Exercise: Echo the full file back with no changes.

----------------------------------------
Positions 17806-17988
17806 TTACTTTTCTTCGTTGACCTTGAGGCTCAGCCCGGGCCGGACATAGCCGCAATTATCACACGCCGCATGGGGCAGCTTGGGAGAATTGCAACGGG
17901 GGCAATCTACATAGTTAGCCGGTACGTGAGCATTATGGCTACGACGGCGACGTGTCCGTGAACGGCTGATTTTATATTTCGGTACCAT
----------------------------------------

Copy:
Positions 17806-17988
17806 TTACTTTTCTTCGTTGACCTTGAGGCTCAGCCCGGGCCGGACATAGCCGCAATTATCACACGCCGCATGGGGCAGCTTGGGAGAATTGCAACGGG
17901 GGCAATCTACATAGTTAGCCGGTACGTGAGCATTATGGCTACGACGGCGACGTGTCCGTGAACGGCTGATTTTATATTTCGGTACCAT